The Golden Cavern has been amply described elsewhere, but briefly I should restate the incident for those who are unfamiliar with it. Following directions of a spirit, I located a vein of gold ore in Northern California that required a long, steep climb to access. At one point in the ascent, I was warned of an unseen hazard by the Familiar Spirit. I was not warned of the several armed men on the ridge across from the site, who opened fire, and I was not warned of the disasters and personal dangers following the discovery.

I was unable to get anything resembling details from Vassago about the Mormon Gold in Nevada, and resorted to the Familiar Spirit. This revealed several geological features to follow, and the spirit did not indicate that this would involve a climb of more than a thousand feet directly upwards with a deep pit of sand at the top. Despite detecting the “gold” signal from the pit, the site was abandoned due to fading light and a lack of a means to excavate the sand.

In seeking the Skull of St. Nick, I was given directions to seek the signs of water on the exterior of a building in a precise spot, and the direction to go downwards from there. Upon exit of the building, in the exact place described, there was a water drain and a sort of small door which would have been hazardous to enter.

In all three cases, the spirit direction was confirmed, and yet in no case was I ever able to make myself master of these spirit-guarded treasures. Nonetheless, I have scaled cliffsides, explored ancient sites and trails, and have really pitted myself physically and mentally against some huge obstacles, even gunshots. If I had simply said to myself “Nah, that won’t work,” I would be in the same position financially today, but I would have missed out on the adventures. I would also not have the confirmation that the spirit could in fact reveal true items beyond my knowledge, although none of them were particularly useful in the ways I desired them to be, and all failed to mention inherent dangers and drawbacks.

Perhaps someone will come along who is willing to actually do this sort of thing and have a treasure to show for it. I am certain that some exist, and I would love to see others attempt to uncover precious things long lost or hidden.
1:58 pm
Books of Magic
Unless you grew up chewing on a used smartphone, you probably remember a time when occult books were not as easily obtained as they are today. Major bookstores might stock a few items between the Astrology and Self Help sections, and your local library might have had a copy of the Grimoire of Armadel or The Sacred Magic of Abramelin, but serious occult lore was kept a dark secret until the mid 1990s.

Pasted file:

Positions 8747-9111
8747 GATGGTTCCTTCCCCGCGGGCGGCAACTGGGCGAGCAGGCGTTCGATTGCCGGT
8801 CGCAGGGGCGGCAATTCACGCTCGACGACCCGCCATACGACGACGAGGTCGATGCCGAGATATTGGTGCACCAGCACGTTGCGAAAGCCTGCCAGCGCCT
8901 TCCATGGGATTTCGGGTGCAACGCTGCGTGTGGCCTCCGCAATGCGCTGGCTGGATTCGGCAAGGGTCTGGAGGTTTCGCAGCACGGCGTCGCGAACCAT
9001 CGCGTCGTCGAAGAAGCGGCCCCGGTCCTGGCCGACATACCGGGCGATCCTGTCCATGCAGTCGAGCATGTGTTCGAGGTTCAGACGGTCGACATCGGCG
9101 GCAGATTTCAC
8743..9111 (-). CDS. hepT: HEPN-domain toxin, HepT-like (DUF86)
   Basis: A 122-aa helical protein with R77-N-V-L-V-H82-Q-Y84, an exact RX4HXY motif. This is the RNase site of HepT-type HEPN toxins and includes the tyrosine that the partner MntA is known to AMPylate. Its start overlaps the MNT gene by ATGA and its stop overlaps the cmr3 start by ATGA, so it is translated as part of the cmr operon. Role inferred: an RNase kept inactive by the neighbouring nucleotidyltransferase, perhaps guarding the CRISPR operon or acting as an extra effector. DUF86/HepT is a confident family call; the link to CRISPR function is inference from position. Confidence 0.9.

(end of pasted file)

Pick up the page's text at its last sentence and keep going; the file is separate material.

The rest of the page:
I decided to write this post after overhearing a conversation between two young people debating which occult books to acquire. One was telling the other to simply go somewhere and download everything for free, which long-time readers know drives me up the wall. As I see things, if a person cannot afford to buy a book on ceremonial magic, there is very little chance that he can afford to use it. The counter-argument that usually appears is that there are so many things to read, and it would cost a fortune to actually pay for them. Yes, it can be expensive to build a library, but I would like to suggest an alternate strategy.

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I think that at some point a person must decide upon a book or a school of practice, or invent one, and then consider that as a personal form of magic. It makes sense to put a bit of thought and study into that choice of definition, but it is best to go ahead with it at some point and see where it leads, regardless of whether you have the details perfectly understood.
Sunday, August 23rd, 2015
3:46 pm

This CafePress store has almost nothing to do with the journal, but some people might enjoy seeing my artwork in a frame, or on a t-shirt or keychain.

Do you need a "Dinosaur Time" wall clock, an Aleister Crowley case for your Kindle, Eye of Jupiter coaster set, or a necktie featuring the Lord of the Hidden Fire?

I'm pretty happy with my Golden Cavern mug.

Tuesday, August 18th, 2015
11:59 pm

For those who want to read some of my older writings, but who do not want to pay full cover price, here are about 500 pages of them for $10 as an e-book.


I love Edgar Rice Burroughs books, but have found that the electronic reader world has left them largely neglected. The same can be said for "The Troll" by T.H. White and not a few other stories worth reading but poorly represented online. Please use this e book as an opportunity to sample full copies of the work, but I am confident that if you find them worthwhile to read fully, you would be better served by a print copy.